All of this begs the question: What happened to the civilization that produced such tolerance, knowledge and beauty throughout its history? A lot has happened. The Islamic civilization has been wiped out by an aggressive and racist European civilization. Colonialism and the expulsion of Palestinians happened. Numerous massacres against and by Muslims happened. Despotic and exploitative regimes have taken power in nearly every Muslim country. Most important, however, a dogmatic, puritanical and ethically oblivious form of Islam has predominated since the 1970s. This brand of Islamic theology is largely dismissive of the classical juristic tradition and of any notion of universal and innate moral values. This orientation insists that only the mechanics and technicalities of Islamic law define morality. Paradoxically, it also rejects the classical juristic tradition and insists on a literal reinterpretation of all Islamic texts.
Fundamentally, this puritanical theology responds to feelings of powerlessness and defeat with uncompromising symbolic displays of power, not only against non-Muslims but also against Muslim women. It is not accidental that this puritanical orientation is the most virulent in flexing its muscles against women and that it is plagued by erotic fantasies of virgins in heaven submissively catering to the whim and desire of men.
This contemporary orientation is anchored in profound feelings of defeatism, alienation, frustration and arrogance. It is a theology that is alienated not only from the institutions of power in the modern world but also from its own heritage and tradition.
The extreme form of this puritanical Islam does not represent most Muslims today. But there are two ways in which contemporary Muslim culture, Arab or non-Arab, inadvertently feeds these extreme trends. First, since the fall of the Ottoman Empire and the onslaught of colonialism, Islamic intellectuals have busied themselves with the task of “defending Islam” by rampant apologetics. This produced a culture that eschews self-critical and introspective insight and embraces projection of blame and a fantasy-like level of confidence and arrogance. Second, Muslims got into the habit of paying homage to the presumed superiority of the Islamic tradition but marginalize this idealistic image in everyday life.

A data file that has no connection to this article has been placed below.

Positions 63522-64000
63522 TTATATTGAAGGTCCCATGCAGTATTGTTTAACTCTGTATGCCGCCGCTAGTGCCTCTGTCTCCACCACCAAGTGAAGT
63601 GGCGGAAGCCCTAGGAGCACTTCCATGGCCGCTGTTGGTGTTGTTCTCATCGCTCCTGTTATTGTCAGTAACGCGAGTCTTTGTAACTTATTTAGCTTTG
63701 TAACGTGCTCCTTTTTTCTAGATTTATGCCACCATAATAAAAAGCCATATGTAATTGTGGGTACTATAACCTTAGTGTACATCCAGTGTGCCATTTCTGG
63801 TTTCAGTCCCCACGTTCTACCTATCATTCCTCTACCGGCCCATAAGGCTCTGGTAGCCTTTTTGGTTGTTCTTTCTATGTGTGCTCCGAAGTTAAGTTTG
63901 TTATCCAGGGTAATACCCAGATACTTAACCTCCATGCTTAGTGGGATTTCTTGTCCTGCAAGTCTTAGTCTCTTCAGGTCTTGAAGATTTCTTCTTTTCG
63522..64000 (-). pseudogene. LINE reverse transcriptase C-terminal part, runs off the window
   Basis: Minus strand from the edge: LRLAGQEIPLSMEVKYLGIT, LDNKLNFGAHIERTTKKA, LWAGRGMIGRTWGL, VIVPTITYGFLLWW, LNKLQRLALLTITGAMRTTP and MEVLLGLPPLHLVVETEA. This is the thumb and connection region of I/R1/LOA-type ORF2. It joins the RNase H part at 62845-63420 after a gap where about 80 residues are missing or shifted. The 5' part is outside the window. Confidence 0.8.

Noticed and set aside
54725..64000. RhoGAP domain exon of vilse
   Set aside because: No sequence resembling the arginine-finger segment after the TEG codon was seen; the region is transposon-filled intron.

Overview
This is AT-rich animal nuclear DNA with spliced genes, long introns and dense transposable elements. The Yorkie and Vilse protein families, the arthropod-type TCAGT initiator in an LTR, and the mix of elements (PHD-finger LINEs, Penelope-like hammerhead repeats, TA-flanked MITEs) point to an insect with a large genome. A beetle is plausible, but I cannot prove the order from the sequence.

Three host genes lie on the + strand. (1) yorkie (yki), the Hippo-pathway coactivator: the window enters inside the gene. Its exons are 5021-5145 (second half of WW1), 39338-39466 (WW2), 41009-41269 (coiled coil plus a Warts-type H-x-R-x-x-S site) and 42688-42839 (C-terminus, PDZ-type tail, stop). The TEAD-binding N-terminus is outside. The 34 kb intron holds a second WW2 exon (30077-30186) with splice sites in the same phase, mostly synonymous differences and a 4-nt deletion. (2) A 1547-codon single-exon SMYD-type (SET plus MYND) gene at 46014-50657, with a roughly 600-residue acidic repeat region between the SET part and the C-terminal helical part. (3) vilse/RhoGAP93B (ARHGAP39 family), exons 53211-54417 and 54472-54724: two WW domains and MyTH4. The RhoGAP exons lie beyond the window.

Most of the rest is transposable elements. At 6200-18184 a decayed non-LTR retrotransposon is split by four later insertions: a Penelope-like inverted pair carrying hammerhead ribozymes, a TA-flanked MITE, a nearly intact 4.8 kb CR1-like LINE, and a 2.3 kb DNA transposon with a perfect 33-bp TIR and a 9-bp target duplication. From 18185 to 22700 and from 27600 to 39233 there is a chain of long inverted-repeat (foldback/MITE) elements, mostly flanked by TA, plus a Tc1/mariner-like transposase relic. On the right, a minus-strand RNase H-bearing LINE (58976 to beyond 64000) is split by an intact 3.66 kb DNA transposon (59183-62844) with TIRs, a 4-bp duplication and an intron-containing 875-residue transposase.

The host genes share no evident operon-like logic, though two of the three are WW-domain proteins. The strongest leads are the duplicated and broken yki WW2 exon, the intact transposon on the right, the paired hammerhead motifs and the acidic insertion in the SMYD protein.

Muslim intellectuals justified hijacking airplanes and taking hostages. Terrorist attacks such as the 1976 Entebbe operation or the 1972 killing of Israeli Olympic athletes were justified on purely pragmatic grounds: How else are we to fight Israeli arrogance and belligerence?
The reality of contemporary Muslims is unfortunate. Easy oil money, easy apologetics, easy puritanism, easy appeals to the logic of necessity have all but obliterated the incentive for introspection and critical insight. Arab and Muslim organizations in the U.S. are right to worry about hate crimes and stereotypical projections of Muslims and the Islamic religion.
The problem, however, is that Muslims themselves responded to the challenge of modernity by stereotyping and then completely ignoring their own tradition. It is not surprising that some extremists have taken this tendency to its logical and heinous extreme.